Question: I am interested in information on Indian religious practices as related to dietary preferences.

This subject is quite vaste, and the answers would depend on the time period we analyse. For example, the present culture and religious practices in India are quite different from the ancient practices followed. There is a general decline and degradation of culture in India over the last 100 years, mostly due to the influence of western culture.

As far as diet is concerned, the ancient scriptures of India prescribe what one should or shouldn’t eat. Up until 100 years ago these were followed quite strictly in India. At present very few people continue to follow these principles.

In the Bhagavad Gita, Lord Krishna gives a basic description of food and dietary preference by first classifying all food into three categories, namely goodness (sattva), passion (rajas) and ignorance (tamas). It is the Vedic belief that everything (whether it be food, work, sacrifice, charity, or any activity) can be classified within these three categories of material existence. Goodness leads one to knowledge, passion to suffering, and ignorance to darkness.

rasyah snigdhah sthira hrdya
aharah sattvika-priyah

“Foods dear to those in the mode of goodness increase the duration of life, purify one’s existence and give strength, health, happiness and satisfaction. Such foods are juicy, fatty, wholesome, and pleasing to the heart.”

ahara rajasasyesta

“Foods that are too bitter, too sour, salty, hot, pungent, dry and burning are dear to those in the mode of passion. Such foods cause distress, misery and disease.”

yata-yamam gata-rasam
puti paryusitam ca yat
ucchistam api camedhyam
bhojanam tamasa-priyam

“Food prepared more than three hours before being eaten, food that is tasteless, decomposed and putrid, and food consisting of remnants and untouchable things is dear to those in the mode of darkness.”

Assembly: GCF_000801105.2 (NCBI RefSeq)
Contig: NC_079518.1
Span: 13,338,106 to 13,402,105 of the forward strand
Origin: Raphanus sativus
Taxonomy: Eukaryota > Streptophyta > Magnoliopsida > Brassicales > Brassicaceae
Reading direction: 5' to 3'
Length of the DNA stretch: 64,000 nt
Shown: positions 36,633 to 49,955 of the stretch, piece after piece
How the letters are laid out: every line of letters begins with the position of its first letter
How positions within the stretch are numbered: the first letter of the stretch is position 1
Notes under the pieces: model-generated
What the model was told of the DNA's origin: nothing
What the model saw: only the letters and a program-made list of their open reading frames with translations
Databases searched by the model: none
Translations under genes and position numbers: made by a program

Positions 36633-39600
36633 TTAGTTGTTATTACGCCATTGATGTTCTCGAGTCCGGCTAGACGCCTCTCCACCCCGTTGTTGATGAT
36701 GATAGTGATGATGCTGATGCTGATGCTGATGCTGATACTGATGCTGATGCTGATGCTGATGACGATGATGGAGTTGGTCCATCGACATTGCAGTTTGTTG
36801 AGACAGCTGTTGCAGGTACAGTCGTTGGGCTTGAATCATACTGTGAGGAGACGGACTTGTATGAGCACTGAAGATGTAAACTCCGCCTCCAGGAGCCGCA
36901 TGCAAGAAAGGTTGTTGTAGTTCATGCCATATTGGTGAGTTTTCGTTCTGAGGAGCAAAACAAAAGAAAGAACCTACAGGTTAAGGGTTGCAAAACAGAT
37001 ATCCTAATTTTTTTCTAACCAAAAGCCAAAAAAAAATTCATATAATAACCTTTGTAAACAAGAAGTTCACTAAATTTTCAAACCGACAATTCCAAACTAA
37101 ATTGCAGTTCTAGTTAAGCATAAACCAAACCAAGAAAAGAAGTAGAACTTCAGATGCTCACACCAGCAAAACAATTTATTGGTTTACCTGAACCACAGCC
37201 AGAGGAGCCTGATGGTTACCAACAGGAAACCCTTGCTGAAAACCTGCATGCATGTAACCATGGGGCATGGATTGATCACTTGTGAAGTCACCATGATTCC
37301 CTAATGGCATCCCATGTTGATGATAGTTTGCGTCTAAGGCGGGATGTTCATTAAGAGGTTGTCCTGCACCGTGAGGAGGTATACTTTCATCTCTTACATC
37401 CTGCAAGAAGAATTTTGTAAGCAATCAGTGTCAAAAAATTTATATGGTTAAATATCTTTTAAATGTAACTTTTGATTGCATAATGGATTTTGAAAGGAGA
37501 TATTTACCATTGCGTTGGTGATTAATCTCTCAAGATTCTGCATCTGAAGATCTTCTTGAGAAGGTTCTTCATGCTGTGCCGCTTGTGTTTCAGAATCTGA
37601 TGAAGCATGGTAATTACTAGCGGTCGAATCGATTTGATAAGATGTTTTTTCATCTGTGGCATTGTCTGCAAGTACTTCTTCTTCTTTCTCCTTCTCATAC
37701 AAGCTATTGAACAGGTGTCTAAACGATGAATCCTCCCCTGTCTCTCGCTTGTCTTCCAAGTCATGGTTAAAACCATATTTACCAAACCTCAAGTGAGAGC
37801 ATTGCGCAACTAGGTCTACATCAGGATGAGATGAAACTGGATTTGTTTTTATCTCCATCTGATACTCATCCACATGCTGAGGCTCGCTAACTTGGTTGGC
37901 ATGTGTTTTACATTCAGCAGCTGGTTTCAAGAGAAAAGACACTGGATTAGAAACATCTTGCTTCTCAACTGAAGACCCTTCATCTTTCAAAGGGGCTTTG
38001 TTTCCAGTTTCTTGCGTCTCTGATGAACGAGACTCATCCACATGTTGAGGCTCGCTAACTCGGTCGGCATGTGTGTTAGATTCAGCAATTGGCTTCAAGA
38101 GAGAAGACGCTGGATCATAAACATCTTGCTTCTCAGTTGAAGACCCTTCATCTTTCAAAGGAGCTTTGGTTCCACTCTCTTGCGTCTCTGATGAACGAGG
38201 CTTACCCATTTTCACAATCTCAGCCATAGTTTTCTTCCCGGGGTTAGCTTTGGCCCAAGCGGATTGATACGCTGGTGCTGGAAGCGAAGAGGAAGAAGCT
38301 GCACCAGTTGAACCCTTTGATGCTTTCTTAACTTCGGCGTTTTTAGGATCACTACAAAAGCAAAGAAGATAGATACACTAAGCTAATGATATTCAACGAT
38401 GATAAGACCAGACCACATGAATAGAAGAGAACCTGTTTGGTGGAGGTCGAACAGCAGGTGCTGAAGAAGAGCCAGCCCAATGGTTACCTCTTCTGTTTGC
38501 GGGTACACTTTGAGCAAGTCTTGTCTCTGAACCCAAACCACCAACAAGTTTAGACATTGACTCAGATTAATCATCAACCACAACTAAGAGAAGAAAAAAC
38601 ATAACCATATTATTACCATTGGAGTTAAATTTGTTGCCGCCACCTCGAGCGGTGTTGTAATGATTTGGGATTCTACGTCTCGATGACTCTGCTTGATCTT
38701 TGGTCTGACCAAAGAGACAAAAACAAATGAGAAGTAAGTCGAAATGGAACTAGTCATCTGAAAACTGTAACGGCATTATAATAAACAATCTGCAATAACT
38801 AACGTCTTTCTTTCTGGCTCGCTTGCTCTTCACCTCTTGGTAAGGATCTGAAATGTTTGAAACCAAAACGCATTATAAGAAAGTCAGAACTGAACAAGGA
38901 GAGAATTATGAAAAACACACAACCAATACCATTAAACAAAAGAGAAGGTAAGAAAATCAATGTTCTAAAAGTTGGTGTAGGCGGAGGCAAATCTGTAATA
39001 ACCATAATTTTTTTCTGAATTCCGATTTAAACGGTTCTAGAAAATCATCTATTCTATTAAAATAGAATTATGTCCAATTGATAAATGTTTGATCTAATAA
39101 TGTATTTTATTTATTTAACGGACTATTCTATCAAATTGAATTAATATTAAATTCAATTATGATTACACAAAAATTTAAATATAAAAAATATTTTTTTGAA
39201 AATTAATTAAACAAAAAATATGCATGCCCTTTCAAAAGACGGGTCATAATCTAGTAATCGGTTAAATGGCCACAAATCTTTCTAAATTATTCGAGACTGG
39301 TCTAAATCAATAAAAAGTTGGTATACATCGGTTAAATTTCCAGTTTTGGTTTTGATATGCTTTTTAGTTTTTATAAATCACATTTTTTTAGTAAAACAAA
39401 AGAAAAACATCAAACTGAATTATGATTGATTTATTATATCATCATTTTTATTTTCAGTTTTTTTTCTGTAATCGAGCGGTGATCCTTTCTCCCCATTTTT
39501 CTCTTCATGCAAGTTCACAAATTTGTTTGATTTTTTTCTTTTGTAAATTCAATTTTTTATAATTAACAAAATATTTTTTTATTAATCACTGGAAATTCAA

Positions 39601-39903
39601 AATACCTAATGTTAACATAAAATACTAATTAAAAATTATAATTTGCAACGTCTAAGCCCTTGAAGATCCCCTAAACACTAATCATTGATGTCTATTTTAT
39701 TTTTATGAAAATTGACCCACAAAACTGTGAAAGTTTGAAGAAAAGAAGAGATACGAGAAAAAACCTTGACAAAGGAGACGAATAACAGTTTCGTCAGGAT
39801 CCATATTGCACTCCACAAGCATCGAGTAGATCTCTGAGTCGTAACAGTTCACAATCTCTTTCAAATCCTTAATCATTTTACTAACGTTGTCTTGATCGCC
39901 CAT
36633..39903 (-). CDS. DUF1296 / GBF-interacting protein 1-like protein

It is advised that humans should eat only food that is within the mode of goodness, which generally refers to fresh fruits, vegetables, grains, etc. Such foods will keep one healthy, increases one’s duration of life, and keep one’s mind pure to focus on higher goals in life.

Foods in the mode of passion are excessively spiced, too hot, bitter, etc. Such foods will lead to disease and sickness. Furthermore, these foods will agitate one’s mind and make it difficult for one to control his senses. These foods should be avoided by humans, especially those interestested in spiritual life.

Foods in the mode of ignorance are rotten, unclean, and untouchable. This includes meat, fish, and eggs, as well as old preparations and the remnants of eaten food. Such food is never to be taken by humans. Food in the mode of ignorance is full of bad karma, and it will cause disease, sickness and shorten one’s life duration.

These are the basic scriptural injunctions about food. Today very few people in India actually follow these principles very strictly. Perhaps 20% of the people avoid ignorant foods, while eating foods in the modes of goodness and passion, and a very small percentage of people eat only pure foods in the mode of goodness. Previously these percentages were reversed, with the majority of the population of India eating only pure foods in the mode of goodness.

The ancient custom was that what ever one ate would first be offered in worship to God. As such, one had to eat only pure things which were allowed to be offered in worship (as dictated in the scriptures). Today this practice is no longer followed, and as a result people are willing to eat anything that doesn’t jump off their plate.